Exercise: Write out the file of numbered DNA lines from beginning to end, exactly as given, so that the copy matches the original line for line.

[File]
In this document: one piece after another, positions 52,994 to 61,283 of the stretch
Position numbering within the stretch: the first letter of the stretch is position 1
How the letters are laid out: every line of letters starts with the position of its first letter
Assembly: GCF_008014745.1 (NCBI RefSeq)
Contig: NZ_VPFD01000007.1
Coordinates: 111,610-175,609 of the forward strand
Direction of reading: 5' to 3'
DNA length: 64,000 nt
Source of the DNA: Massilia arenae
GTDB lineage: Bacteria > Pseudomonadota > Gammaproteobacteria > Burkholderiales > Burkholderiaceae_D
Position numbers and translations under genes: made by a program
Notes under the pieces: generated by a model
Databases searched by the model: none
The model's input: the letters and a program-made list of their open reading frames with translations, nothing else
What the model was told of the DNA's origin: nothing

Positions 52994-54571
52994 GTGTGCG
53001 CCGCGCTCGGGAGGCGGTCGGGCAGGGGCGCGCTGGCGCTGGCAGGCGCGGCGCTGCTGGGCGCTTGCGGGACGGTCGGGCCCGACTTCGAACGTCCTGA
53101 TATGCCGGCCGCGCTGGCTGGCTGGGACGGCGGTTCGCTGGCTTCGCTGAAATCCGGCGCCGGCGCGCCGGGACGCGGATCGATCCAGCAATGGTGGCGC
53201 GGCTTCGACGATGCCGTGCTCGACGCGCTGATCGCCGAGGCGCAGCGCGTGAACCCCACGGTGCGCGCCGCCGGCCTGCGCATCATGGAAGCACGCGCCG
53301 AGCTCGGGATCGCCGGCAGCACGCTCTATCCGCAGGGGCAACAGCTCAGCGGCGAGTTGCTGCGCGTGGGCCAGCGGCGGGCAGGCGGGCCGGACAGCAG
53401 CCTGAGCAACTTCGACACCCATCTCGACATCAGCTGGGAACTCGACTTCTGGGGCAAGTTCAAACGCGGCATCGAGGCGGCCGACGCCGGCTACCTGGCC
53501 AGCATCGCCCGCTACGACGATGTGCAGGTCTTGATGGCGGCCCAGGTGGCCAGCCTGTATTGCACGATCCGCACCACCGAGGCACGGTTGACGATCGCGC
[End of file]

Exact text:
In this document: one piece after another, positions 52,994 to 61,283 of the stretch
Position numbering within the stretch: the first letter of the stretch is position 1
How the letters are laid out: every line of letters starts with the position of its first letter
Assembly: GCF_008014745.1 (NCBI RefSeq)
Contig: NZ_VPFD01000007.1
Coordinates: 111,610-175,609 of the forward strand
Direction of reading: 5' to 3'
DNA length: 64,000 nt
Source of the DNA: Massilia arenae
GTDB lineage: Bacteria > Pseudomonadota > Gammaproteobacteria > Burkholderiales > Burkholderiaceae_D
Position numbers and translations under genes: made by a program
Notes under the pieces: generated by a model
Databases searched by the model: none
The model's input: the letters and a program-made list of their open reading frames with translations, nothing else
What the model was told of the DNA's origin: nothing

Positions 52994-54571
52994 GTGTGCG
53001 CCGCGCTCGGGAGGCGGTCGGGCAGGGGCGCGCTGGCGCTGGCAGGCGCGGCGCTGCTGGGCGCTTGCGGGACGGTCGGGCCCGACTTCGAACGTCCTGA
53101 TATGCCGGCCGCGCTGGCTGGCTGGGACGGCGGTTCGCTGGCTTCGCTGAAATCCGGCGCCGGCGCGCCGGGACGCGGATCGATCCAGCAATGGTGGCGC
53201 GGCTTCGACGATGCCGTGCTCGACGCGCTGATCGCCGAGGCGCAGCGCGTGAACCCCACGGTGCGCGCCGCCGGCCTGCGCATCATGGAAGCACGCGCCG
53301 AGCTCGGGATCGCCGGCAGCACGCTCTATCCGCAGGGGCAACAGCTCAGCGGCGAGTTGCTGCGCGTGGGCCAGCGGCGGGCAGGCGGGCCGGACAGCAG
53401 CCTGAGCAACTTCGACACCCATCTCGACATCAGCTGGGAACTCGACTTCTGGGGCAAGTTCAAACGCGGCATCGAGGCGGCCGACGCCGGCTACCTGGCC
53501 AGCATCGCCCGCTACGACGATGTGCAGGTCTTGATGGCGGCCCAGGTGGCCAGCCTGTATTGCACGATCCGCACCACCGAGGCACGGTTGACGATCGCGC